The Hebraization of surnames exploded in popularity with the beginning of Zionism and the revival of the Hebrew language (1). But it has a much older genesis, dating back to at least the Middle Ages. For instance, in Jewish Provence, toponyms were used, so a man from Lunel (literally, “moon”) would call himself Yarchi while a Rabbi from Montpellier (literally, “from the mountain”) went by the moniker Min-Hahar.
With the flowering of haskalah in Central and Eastern Europe beginning in the late 18th century, quite a few scholars of note began shedding their Germanic surnames in favor of Hebrew ones; Moses Mendelsohn’s disciples often referred to him as Ben Menachem, for instance.
It is interesting to note this perhaps unexpected phenomenon in religious Zionist and Lithuanian haredi circles. Aside from many prominent personages in the Religious Zionist community (e.g., Rabbi Goren [from Goronchik]; Rabbi Maimon [from Fischman]; Rabbi Yisraeli [from Israelit]; Rabbi Ilan [from Ilander]) who followed suit, many Lithuanian “haredi” Rabbinic personages Hebraized their surnames, some already back in their countries of origin. For instance, the current rosh yeshiva of the prestigious Mirrer Yeshiva in Jerusalem is surnamed “Ezrahi”; his father had Hebraized his surname from “Birg” (literally, “citizen”) already back in Latvia). Another current rosh yeshiva of Mir, Rabbi Arieli, is a descendant of Rabbi Yitzchak Arieli who had originally been affiliated with the Religious Zionist community and had Hebraized his surname (curiously, Rabbi Arieli gives a Tuesday night and Friday morning shiur [on a talmudic tractate] in “Tiferet Tzvi,” a yeshiva for Religious Zionist students who “want to learn Torah like haredim”). Other examples of Hebraizations from the Israeli haredi community include Hevroni; Elyashiv (either from the Slavic patronym “son of Elias” or from the Slavicazation of the original Hebrew name); Efrati; Shachor (from Schwartz); Peli and many others.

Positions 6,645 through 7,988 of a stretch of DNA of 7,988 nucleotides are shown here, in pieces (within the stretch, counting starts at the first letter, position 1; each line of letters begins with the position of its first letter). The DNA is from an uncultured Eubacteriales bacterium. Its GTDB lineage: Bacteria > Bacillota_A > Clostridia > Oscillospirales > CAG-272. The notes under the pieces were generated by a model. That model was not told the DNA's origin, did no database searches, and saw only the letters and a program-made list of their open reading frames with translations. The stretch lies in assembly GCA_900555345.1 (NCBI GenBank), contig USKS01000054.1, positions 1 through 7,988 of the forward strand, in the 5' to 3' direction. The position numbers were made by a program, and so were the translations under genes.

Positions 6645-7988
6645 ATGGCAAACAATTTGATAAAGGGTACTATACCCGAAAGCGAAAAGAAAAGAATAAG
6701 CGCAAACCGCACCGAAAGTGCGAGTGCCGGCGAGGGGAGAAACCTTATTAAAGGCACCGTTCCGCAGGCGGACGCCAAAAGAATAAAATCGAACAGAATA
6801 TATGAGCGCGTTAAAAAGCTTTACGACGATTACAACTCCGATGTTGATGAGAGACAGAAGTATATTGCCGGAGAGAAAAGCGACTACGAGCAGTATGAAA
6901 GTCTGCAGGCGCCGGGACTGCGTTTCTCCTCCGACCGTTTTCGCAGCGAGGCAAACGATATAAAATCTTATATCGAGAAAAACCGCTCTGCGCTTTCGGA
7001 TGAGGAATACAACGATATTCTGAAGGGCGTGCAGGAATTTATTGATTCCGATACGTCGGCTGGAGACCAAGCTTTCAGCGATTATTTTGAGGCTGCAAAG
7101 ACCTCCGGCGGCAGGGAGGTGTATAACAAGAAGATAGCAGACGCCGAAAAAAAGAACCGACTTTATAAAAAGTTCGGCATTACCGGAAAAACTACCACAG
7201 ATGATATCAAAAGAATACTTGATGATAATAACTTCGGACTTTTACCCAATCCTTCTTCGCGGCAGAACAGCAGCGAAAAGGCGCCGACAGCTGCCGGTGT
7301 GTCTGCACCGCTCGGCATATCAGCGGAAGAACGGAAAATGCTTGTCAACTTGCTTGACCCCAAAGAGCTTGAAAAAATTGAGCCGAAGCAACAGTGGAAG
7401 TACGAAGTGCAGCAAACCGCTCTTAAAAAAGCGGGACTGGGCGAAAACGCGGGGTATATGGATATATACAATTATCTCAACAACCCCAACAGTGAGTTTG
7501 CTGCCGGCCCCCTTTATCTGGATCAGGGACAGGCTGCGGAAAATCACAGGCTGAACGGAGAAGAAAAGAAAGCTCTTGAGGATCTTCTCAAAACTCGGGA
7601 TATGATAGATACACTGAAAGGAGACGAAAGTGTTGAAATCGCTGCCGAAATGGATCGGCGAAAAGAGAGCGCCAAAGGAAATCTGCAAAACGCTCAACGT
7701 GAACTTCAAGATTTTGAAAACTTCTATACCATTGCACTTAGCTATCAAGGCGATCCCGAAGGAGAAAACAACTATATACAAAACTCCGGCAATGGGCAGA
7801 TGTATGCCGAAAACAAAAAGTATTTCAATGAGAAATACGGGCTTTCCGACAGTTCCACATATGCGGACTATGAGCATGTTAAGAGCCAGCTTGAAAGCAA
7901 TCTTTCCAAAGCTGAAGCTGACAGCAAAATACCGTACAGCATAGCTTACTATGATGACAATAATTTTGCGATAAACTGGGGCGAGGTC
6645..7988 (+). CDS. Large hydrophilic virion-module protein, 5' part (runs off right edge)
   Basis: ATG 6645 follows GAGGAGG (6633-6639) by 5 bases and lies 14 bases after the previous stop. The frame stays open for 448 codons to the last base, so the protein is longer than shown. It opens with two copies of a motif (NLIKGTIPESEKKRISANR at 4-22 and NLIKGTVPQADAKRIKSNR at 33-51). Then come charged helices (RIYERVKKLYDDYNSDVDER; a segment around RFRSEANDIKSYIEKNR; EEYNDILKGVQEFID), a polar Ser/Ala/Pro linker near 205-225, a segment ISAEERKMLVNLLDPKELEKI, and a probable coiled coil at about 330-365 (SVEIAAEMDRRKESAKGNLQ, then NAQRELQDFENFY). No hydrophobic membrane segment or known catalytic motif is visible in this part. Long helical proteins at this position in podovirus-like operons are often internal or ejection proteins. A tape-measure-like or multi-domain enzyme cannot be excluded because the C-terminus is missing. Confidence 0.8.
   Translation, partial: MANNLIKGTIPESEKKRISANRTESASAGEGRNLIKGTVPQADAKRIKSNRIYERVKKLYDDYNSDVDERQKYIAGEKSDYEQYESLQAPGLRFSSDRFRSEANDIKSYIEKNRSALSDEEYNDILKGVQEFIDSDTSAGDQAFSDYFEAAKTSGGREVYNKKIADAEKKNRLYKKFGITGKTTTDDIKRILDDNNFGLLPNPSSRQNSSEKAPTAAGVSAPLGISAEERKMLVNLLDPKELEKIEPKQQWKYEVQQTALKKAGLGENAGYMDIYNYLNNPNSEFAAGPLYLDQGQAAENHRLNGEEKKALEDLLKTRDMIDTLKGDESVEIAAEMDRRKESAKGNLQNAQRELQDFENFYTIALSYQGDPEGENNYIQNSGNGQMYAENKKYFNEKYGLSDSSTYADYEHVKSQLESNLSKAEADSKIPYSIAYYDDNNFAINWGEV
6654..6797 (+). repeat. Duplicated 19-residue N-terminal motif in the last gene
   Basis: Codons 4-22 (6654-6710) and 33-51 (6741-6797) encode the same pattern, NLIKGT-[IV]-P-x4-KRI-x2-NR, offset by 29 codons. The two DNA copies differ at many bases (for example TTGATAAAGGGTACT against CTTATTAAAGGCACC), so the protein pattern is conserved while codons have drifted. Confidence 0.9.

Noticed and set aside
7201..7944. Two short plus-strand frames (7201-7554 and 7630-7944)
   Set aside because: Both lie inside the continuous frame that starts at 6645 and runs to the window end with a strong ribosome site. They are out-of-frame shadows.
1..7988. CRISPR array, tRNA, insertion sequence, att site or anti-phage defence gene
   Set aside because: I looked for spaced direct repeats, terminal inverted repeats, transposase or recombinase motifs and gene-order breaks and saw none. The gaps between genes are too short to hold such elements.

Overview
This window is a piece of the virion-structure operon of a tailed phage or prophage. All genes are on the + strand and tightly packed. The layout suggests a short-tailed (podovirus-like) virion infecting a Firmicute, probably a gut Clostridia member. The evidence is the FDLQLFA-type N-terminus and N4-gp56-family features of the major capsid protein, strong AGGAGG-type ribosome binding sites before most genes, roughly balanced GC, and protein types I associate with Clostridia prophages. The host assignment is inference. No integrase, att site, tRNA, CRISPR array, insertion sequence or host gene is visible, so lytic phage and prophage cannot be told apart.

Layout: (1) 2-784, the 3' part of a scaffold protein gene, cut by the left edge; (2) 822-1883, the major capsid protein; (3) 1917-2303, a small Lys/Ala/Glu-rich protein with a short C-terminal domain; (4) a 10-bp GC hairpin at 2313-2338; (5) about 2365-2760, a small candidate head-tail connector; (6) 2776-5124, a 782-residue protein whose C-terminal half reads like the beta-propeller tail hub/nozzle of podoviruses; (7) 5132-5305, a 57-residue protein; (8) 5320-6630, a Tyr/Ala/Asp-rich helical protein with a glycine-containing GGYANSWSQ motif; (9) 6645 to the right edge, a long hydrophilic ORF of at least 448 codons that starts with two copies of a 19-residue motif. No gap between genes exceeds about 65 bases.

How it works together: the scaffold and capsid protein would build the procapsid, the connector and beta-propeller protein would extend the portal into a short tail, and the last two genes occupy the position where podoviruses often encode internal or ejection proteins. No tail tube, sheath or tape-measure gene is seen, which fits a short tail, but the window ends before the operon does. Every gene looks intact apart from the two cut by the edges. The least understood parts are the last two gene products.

To be continued...
(1). Ben Gurion (formerly Green) famously required all the members of his cabinet to Hebraize their surnames. However, on the extent of this phenomenon in the period preceding the establishment of the state I quote the Israel Genealogical Society:
“During the period of the British Mandate in Palestine (1921-1948), people who legally changed their name had this information posted in the British/Palestinian publication called the “Palestine Gazette.” There were 28,256 names published, showing the old name, new name and sometimes country of origin. Not everyone legally changed their name, perhaps fewer than 50% did so. Most of them were Jews.”
By Joel S. Davidi Weisberger
Joel S. David Weisberger runs Channeling Jewish History. You can find it on various social media platforms including Facebook and Twitter. He can be reached at [email protected]